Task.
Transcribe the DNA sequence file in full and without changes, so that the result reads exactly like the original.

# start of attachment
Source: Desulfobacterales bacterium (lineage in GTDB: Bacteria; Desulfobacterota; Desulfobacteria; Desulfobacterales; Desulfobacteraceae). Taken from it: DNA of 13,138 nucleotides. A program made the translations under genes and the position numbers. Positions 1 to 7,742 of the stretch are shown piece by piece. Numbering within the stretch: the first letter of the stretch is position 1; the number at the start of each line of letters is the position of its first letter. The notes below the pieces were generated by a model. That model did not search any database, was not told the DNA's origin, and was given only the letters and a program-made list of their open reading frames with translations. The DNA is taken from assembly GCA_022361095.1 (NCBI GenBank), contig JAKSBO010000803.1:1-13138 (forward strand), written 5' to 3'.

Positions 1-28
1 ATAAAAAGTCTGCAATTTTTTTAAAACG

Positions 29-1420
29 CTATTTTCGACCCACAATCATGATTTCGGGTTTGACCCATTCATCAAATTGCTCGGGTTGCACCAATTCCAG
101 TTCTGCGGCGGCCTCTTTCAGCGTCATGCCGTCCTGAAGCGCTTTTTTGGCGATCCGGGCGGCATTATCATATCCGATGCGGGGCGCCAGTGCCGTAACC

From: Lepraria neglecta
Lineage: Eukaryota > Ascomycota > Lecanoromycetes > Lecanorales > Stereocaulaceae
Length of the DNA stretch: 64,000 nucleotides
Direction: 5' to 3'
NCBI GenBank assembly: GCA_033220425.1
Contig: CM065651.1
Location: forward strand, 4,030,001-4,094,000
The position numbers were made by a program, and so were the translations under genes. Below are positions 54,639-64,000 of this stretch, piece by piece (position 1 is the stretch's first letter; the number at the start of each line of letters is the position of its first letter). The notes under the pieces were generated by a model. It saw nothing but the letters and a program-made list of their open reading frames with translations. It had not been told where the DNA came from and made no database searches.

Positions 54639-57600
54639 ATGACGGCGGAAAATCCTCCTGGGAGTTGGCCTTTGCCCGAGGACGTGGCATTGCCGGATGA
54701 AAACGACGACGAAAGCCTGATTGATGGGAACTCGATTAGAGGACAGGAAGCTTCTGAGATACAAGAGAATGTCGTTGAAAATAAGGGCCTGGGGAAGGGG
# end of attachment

Source: Desulfobacterales bacterium (lineage in GTDB: Bacteria; Desulfobacterota; Desulfobacteria; Desulfobacterales; Desulfobacteraceae). Taken from it: DNA of 13,138 nucleotides. A program made the translations under genes and the position numbers. Positions 1 to 7,742 of the stretch are shown piece by piece. Numbering within the stretch: the first letter of the stretch is position 1; the number at the start of each line of letters is the position of its first letter. The notes below the pieces were generated by a model. That model did not search any database, was not told the DNA's origin, and was given only the letters and a program-made list of their open reading frames with translations. The DNA is taken from assembly GCA_022361095.1 (NCBI GenBank), contig JAKSBO010000803.1:1-13138 (forward strand), written 5' to 3'.

Positions 1-28
1 ATAAAAAGTCTGCAATTTTTTTAAAACG

Positions 29-1420
29 CTATTTTCGACCCACAATCATGATTTCGGGTTTGACCCATTCATCAAATTGCTCGGGTTGCACCAATTCCAG
101 TTCTGCGGCGGCCTCTTTCAGCGTCATGCCGTCCTGAAGCGCTTTTTTGGCGATCCGGGCGGCATTATCATATCCGATGCGGGGCGCCAGTGCCGTAACC

From: Lepraria neglecta
Lineage: Eukaryota > Ascomycota > Lecanoromycetes > Lecanorales > Stereocaulaceae
Length of the DNA stretch: 64,000 nucleotides
Direction: 5' to 3'
NCBI GenBank assembly: GCA_033220425.1
Contig: CM065651.1
Location: forward strand, 4,030,001-4,094,000
The position numbers were made by a program, and so were the translations under genes. Below are positions 54,639-64,000 of this stretch, piece by piece (position 1 is the stretch's first letter; the number at the start of each line of letters is the position of its first letter). The notes under the pieces were generated by a model. It saw nothing but the letters and a program-made list of their open reading frames with translations. It had not been told where the DNA came from and made no database searches.

Positions 54639-57600
54639 ATGACGGCGGAAAATCCTCCTGGGAGTTGGCCTTTGCCCGAGGACGTGGCATTGCCGGATGA
54701 AAACGACGACGAAAGCCTGATTGATGGGAACTCGATTAGAGGACAGGAAGCTTCTGAGATACAAGAGAATGTCGTTGAAAATAAGGGCCTGGGGAAGGGG